64+ Best Alexander Pope Quotes: Exclusive Selection

Alexander Pope is regarded as the greatest English poet of his age, the early eighteenth century. He is best known for his satirical and discursive poetry, which includes The Rape of the Lock, The Dunciad, and An Essay on Criticism, as well as for his translation of Homer. Famous Alexander Pope quotes will get you thinking, enrich your perspective, and bring the best out of you.

If you’re searching for famous life sayings that perfectly capture what you’d like to say or just want to feel inspired yourself, browse through an amazing collection of wise William Shakespeare quotes, top Edgar Allan Poe quotes, and best Kahlil Gibran quotes.

Famous Alexander Pope Quotes

A man should never be ashamed to own that he has been in the wrong, which is but saying in other words that he is wiser today than he was yesterday.

What Reason weaves, by Passion is undone.

Act well your part; there all the honour lies.

If you want to know what God thinks about money just look at the people He gives it to.

Beauties in vain their pretty eyes may roll; Charms strike the sight, but merit wins the soul.

Blessed is he who expects nothing, for he shall never be disappointed.

To err is human, to forgive, divine.

Fools rush in where angels fear to tread.

Charms strike the sight, but merit wins the soul.

A little knowledge is a dangerous thing. So is a lot.

You purchase pain with all that joy can give and die of nothing but a rage to live.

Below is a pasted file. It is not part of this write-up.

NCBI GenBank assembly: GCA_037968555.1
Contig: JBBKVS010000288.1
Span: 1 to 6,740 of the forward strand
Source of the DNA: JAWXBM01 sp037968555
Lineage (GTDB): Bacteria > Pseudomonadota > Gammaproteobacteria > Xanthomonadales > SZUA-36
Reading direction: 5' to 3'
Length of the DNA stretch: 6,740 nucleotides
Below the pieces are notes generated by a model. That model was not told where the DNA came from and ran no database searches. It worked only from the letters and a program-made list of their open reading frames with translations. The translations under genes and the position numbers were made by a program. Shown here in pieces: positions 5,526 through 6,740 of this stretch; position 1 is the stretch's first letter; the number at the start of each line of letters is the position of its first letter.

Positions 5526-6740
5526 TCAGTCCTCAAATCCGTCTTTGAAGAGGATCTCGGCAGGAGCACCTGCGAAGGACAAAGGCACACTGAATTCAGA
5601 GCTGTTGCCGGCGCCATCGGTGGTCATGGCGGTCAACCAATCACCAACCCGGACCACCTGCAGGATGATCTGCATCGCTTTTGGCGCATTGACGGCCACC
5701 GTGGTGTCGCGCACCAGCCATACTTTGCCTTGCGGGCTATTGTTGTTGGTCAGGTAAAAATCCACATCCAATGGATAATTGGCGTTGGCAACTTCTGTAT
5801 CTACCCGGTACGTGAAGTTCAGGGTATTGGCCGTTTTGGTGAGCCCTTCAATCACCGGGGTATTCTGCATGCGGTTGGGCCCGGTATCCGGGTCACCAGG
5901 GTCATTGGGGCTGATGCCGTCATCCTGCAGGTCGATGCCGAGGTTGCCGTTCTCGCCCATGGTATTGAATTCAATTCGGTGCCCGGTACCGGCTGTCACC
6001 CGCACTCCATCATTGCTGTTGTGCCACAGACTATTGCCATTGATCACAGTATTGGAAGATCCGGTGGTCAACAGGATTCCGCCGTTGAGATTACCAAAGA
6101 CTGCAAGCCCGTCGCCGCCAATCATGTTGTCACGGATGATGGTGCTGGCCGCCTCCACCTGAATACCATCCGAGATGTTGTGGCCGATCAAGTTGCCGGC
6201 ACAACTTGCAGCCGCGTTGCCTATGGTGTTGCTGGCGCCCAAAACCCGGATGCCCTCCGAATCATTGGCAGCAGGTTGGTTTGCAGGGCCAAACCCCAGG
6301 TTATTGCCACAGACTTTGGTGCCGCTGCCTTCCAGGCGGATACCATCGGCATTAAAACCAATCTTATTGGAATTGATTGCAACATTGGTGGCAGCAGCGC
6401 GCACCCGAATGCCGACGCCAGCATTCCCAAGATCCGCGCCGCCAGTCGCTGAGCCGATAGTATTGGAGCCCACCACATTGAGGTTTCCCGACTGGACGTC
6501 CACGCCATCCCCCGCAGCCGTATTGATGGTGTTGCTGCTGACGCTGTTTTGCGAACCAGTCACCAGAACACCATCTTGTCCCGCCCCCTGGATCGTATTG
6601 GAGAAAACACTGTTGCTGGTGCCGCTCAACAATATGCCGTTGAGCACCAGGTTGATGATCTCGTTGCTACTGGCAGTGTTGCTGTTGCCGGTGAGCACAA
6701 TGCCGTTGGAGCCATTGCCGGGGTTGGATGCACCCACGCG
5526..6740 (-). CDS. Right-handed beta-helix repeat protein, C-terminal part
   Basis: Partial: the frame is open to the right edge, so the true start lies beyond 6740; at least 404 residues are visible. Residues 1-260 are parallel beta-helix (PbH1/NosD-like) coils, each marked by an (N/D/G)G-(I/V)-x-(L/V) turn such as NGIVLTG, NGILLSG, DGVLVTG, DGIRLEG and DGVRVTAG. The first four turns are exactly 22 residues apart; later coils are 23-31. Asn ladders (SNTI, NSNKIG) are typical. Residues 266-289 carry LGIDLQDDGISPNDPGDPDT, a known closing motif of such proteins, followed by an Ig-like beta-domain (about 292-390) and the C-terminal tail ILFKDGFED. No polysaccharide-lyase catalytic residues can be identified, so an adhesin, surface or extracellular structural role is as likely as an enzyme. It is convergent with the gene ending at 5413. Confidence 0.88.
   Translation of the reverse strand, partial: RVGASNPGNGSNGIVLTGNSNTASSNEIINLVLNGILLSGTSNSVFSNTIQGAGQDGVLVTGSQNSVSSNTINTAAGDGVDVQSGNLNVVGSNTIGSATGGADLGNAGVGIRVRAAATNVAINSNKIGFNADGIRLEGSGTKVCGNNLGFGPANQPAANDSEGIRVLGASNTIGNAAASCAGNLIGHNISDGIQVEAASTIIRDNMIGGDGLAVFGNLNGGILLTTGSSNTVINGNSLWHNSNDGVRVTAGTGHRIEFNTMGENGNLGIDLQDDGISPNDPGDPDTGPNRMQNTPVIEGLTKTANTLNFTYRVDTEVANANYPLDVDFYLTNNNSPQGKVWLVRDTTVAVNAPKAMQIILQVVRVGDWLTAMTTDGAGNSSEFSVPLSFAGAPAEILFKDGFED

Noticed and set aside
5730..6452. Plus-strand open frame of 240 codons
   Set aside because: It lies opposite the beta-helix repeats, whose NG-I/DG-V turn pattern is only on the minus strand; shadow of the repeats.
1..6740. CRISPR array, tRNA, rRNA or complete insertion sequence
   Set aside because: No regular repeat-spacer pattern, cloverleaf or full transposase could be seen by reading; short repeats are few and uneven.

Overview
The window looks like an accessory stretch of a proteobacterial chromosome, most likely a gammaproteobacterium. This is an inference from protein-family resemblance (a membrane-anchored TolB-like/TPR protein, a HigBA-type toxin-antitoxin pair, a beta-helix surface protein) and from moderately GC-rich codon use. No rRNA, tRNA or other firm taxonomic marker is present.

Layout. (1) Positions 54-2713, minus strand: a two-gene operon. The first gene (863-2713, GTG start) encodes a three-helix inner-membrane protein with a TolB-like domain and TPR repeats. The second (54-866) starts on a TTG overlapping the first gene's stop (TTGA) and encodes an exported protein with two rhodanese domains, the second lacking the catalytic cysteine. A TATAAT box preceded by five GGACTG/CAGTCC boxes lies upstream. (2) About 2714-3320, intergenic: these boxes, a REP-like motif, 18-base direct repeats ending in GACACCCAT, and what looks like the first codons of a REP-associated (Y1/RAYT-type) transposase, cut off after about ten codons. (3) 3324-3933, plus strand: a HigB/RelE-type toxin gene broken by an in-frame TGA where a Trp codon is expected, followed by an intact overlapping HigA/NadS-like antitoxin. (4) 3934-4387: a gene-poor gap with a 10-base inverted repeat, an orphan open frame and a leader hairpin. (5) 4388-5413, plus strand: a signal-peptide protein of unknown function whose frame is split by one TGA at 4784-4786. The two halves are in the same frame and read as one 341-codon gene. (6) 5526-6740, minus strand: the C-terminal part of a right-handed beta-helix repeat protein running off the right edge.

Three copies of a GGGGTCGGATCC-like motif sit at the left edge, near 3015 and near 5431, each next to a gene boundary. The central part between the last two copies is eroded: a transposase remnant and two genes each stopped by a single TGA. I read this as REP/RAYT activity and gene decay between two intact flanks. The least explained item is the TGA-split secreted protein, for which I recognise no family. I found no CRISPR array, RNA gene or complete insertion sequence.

Words are like Leaves; and where they most abound, Much Fruit of Sense beneath is rarely found.

Vice is a monster of so frightful mien As to be hated needs but to be seen; Yet seen too oft, familiar with her face, We first endure, then pity, then embrace.

Some people will never learn anything, for this reason, because they understand everything too soon.

True ease in writing comes from art, not chance, As those move easiest who have learn’d to dance.

Histories are more full of examples of the fidelity of dogs than of friends.

All Nature is but art, unknown to thee All chance, direction, which thou canst not see; All discord, harmony not understood; All partial evil, universal good.

I am his Highness’ dog at Kew; Pray tell me, sir, whose dog are you?

Man never thinks himself happy, but when he enjoys those things which others want or desire.

An honest man’s the noblest work of God

Music resembles poetry, in each Are nameless graces which no methods teach, And which a master hand alone can reach.

Whatever is, is right.

Do good by stealth, and blush to find it fame.

Our judgments, like our watches, none go just alike, yet each believes his own

If I am right, Thy grace impart Still in the right to stay; If I am wrong, O, teach my heart To find that better way!

No woman ever hates a man for being in love with her; but mainly a woman hates a man for being her friend.

The world forgetting, by the world forgot. Eternal sunshine of the spotless mind!

And die of nothing but a rage to live

This long disease, my life.

The world forgetting by the world forgot.

Sir, I admit your general rule, That every poet is a fool. But you yourself may prove to show it, Every fool is not a poet.

Order is heaven’s first law.